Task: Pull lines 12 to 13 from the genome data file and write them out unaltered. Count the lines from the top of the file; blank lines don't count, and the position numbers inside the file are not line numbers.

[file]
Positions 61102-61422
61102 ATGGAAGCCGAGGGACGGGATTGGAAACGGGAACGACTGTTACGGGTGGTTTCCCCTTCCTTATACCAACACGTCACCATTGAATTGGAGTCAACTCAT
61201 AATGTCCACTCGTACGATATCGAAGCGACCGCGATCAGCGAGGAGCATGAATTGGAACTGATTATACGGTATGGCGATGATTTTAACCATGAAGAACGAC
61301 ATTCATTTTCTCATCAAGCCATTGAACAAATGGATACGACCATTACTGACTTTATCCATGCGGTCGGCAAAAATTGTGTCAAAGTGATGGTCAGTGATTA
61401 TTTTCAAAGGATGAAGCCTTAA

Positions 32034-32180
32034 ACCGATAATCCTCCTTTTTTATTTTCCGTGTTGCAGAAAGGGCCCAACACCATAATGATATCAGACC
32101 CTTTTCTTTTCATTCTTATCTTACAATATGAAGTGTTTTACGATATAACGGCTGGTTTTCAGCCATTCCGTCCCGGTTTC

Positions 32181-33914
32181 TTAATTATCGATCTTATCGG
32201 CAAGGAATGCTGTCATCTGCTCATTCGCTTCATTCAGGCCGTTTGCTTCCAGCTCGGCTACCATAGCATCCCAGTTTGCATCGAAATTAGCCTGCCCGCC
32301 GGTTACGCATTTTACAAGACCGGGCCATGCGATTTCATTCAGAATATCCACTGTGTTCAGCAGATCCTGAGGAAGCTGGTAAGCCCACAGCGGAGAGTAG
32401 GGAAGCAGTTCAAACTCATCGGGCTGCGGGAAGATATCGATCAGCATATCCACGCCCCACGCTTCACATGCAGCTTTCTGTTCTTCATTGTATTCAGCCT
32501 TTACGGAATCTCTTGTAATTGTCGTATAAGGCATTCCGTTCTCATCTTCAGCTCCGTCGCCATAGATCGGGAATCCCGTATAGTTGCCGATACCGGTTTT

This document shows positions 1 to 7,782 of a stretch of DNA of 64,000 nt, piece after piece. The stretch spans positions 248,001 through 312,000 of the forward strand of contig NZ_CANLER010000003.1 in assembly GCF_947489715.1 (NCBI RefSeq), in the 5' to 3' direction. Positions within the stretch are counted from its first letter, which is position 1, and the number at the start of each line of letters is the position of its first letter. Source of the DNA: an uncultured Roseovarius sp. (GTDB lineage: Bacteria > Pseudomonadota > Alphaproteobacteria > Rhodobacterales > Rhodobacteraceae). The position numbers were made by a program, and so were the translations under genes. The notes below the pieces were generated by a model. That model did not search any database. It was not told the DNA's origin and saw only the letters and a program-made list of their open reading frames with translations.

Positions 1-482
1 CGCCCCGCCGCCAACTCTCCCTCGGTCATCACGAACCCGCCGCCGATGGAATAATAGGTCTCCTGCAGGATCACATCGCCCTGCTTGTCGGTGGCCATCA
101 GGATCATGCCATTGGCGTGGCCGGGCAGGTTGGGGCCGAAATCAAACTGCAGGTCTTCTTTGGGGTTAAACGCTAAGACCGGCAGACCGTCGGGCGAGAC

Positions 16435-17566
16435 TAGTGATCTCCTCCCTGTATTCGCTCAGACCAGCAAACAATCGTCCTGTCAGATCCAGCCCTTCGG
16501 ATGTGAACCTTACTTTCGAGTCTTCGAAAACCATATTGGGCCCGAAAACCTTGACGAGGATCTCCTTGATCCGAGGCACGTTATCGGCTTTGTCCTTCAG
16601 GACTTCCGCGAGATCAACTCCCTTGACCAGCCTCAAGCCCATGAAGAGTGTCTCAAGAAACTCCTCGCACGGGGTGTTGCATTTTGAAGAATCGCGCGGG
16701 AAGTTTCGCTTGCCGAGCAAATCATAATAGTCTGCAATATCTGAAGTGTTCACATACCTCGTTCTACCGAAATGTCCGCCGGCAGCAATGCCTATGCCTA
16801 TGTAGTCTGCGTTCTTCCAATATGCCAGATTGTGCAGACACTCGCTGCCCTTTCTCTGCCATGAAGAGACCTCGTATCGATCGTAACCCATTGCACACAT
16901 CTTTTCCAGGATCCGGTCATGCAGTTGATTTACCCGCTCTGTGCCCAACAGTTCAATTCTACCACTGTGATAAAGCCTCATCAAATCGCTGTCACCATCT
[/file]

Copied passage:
32301 GGTTACGCATTTTACAAGACCGGGCCATGCGATTTCATTCAGAATATCCACTGTGTTCAGCAGATCCTGAGGAAGCTGGTAAGCCCACAGCGGAGAGTAG
32401 GGAAGCAGTTCAAACTCATCGGGCTGCGGGAAGATATCGATCAGCATATCCACGCCCCACGCTTCACATGCAGCTTTCTGTTCTTCATTGTATTCAGCCT